"This concept is charming to me because I don’t have 1 character in any given story to identify with who is then clad in skankwear. Since it doesn’t affect me personally, I think it’s hilarious and I shall use it as a checklist of stuff I shall eventually undertake to draw women in. For lo’, female bodies are paperdolls for male amusement, and I give nary a shit about making them feel welcome and represented in my art."
—-Every asinine comics artist ever
How the fuck can any of these “design elements” be used “in service to the story” unless you’re writing fantasy porn?
sashaforthewin replied to your photo:And here I thought the wallpaper was what we were…Ah, that’s in Tinley Park!
It totally is. I work in Country Club Hills.
Sometimes the internet is a tiny, tiny place.
Five hundred bucks a week is kind of a lot though, isn’t it?
That’s less than I made when I did that exact job for Manitoba Hydro.
That’s more than my husband made at his previous full time job, which required specialized knowledge and training and which he’d been at for years.
I’m not able to give you any advice because I’m cis and I would most likely just end up being well-meaning but ultimately unhelpful, but I was directed to this blog, called askatranswoman. I’m told it might be the perfect place for you to get some advice from someone who actually knows their stuff.
I really hope it helps!
(And thank you very much, whitecollargirl, for suggesting the link.xxx)
OP you might also like Matt Kailey’s blog and community. http://tranifesto.com/
These lockets are anatomically correct. The locket is held shut by the trunk of the aorta, which acts as a snap. The chain attaches to the pendant through the superior vena cava and left pulmonary vein, causing the heart to hang slightly anterioinferiorly, just like our hearts!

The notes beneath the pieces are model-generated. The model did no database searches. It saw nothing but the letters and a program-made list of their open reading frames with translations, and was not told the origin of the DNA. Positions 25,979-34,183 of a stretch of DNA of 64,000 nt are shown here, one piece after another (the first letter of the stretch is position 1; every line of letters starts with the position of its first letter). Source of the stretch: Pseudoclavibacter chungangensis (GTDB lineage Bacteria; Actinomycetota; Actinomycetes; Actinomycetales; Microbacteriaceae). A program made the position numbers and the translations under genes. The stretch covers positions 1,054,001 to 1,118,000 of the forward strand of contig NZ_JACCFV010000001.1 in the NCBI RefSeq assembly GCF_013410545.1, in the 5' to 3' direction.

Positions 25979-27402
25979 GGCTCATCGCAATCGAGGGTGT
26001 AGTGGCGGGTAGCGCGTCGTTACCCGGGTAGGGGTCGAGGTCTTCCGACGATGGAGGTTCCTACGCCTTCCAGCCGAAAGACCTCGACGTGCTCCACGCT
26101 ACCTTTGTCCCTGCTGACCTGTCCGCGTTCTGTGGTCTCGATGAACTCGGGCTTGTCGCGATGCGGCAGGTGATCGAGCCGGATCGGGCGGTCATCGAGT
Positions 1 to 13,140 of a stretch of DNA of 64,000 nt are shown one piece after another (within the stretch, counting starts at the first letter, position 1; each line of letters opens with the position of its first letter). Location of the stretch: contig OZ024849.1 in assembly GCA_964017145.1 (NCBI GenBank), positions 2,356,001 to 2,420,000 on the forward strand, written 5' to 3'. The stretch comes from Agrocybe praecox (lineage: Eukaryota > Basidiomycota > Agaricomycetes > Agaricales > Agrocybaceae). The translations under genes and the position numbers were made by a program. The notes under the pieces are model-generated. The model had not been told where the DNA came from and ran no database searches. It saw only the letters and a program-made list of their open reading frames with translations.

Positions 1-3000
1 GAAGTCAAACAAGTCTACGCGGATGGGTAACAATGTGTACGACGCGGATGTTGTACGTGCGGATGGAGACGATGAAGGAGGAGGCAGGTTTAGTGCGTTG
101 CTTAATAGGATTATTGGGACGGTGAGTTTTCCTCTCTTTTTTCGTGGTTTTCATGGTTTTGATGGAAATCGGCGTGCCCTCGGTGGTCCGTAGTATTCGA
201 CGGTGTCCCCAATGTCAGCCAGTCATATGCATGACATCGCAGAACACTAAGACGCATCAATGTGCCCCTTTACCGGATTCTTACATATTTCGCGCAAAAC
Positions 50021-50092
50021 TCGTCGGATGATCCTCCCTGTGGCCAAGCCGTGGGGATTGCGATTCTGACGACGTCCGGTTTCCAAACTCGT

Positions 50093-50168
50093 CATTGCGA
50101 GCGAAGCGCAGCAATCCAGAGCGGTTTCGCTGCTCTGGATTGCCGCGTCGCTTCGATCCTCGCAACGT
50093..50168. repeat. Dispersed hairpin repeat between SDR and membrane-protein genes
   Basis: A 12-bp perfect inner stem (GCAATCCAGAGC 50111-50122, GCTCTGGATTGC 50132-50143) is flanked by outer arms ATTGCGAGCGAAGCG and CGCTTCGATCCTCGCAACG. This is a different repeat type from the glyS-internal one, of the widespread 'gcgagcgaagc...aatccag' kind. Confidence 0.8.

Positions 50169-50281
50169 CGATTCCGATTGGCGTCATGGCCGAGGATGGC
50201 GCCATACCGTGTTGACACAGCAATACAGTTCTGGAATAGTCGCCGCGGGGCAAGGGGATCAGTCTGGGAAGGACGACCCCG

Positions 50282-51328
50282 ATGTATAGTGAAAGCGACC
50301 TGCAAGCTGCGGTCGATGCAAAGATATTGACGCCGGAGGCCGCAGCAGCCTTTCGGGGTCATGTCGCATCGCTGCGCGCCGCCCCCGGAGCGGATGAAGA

Get a job now.
Practice your violin more.
Don’t leave the piano.
This won’t be forever.
spare some junk, kid?
Run, really really fast.
Go be a jeweler.
Stay off the flovent
Auntie Honey is wrong.
Trust in your self.
You didn’t deserve that
Law is a racket.
See the fucking dentist.
Here’s a hilarious Helen Keller joke!
Do you know what no one saw or heard coming?
Helen Keller’s radical socialist activism for the rights of the poor, women, the disabled. And so people ignored and belittled her politics. They argued a deaf, blind person could not know what she was talking about. And so they reduced her to the safe story of a young girl who overcame disability, and nothing else.
Wait I mean haha she was blind! How funny.
I hate these moments in tv shows. Because it just reinforces the idea that there is no way you can be seen as attractive if your fat and the only way to get revenge on the people that were dicks to you is by conforming to their idea of what a worthy person is and giving them exactly what they want.
I was never fond of Friends— it just never “hit” for me— but the Fat Monica episodes, where she’s all gross and fat and shoving food into her mouth constantly and covered in mayonaise? Really made it clear how the show was just not FOR me. There was a very specific target audience in mind, and that audience did not include fat people, or people who consider fat people to be human. Rachel’s nose job storyline was also really gross, to be quite frank.
There. Fixed it.
Image descriptions: Image #1: Black text on white background reading “CURE AUTISM” with the word autism covered over by a green label reading “ABLEISM”. Image #2: Black text on white background reading “PREVENT AUTISM” with the word autism covered over by a brown label reading “HATRED”. Image #3: Black text on white background reading “COMBAT AUTISM” with the word autism covered over by a yellow label reading “STIGMA”. Image #4: Black text on white background reading “FIGHT AUTISM” with the word autism covered over by a red label reading “IGNORANCE”.
Dear followers, I submit for your consideration:
Minotaurs and laser tag
Minotaurs loving laser tag because of the labyrinthine arenas and the thrill of the chase
Minotaur teenagers spending every Friday night playing laser tag
Minotaur-owned laser tag arenas in predominantly minotaur neighbourhoods